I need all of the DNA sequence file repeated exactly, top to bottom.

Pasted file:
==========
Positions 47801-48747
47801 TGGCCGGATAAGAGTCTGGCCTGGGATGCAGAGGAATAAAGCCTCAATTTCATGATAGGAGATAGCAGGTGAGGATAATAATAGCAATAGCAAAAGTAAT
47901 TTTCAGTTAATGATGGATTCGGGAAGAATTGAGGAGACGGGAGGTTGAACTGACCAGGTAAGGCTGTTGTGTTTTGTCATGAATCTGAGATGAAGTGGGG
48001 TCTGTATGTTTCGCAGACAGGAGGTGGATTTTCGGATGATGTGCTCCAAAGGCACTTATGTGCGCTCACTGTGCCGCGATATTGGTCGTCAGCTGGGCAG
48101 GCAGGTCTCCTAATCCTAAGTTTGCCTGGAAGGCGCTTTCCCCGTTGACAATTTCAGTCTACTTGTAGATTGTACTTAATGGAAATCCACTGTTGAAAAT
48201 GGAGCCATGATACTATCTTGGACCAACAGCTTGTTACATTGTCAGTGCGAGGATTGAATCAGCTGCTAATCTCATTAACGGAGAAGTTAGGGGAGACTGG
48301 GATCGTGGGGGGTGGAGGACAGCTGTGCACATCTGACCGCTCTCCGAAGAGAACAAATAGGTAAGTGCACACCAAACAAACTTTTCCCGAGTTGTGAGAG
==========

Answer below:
Positions 47801-48747
47801 TGGCCGGATAAGAGTCTGGCCTGGGATGCAGAGGAATAAAGCCTCAATTTCATGATAGGAGATAGCAGGTGAGGATAATAATAGCAATAGCAAAAGTAAT
47901 TTTCAGTTAATGATGGATTCGGGAAGAATTGAGGAGACGGGAGGTTGAACTGACCAGGTAAGGCTGTTGTGTTTTGTCATGAATCTGAGATGAAGTGGGG
48001 TCTGTATGTTTCGCAGACAGGAGGTGGATTTTCGGATGATGTGCTCCAAAGGCACTTATGTGCGCTCACTGTGCCGCGATATTGGTCGTCAGCTGGGCAG
48101 GCAGGTCTCCTAATCCTAAGTTTGCCTGGAAGGCGCTTTCCCCGTTGACAATTTCAGTCTACTTGTAGATTGTACTTAATGGAAATCCACTGTTGAAAAT
48201 GGAGCCATGATACTATCTTGGACCAACAGCTTGTTACATTGTCAGTGCGAGGATTGAATCAGCTGCTAATCTCATTAACGGAGAAGTTAGGGGAGACTGG
48301 GATCGTGGGGGGTGGAGGACAGCTGTGCACATCTGACCGCTCTCCGAAGAGAACAAATAGGTAAGTGCACACCAAACAAACTTTTCCCGAGTTGTGAGAG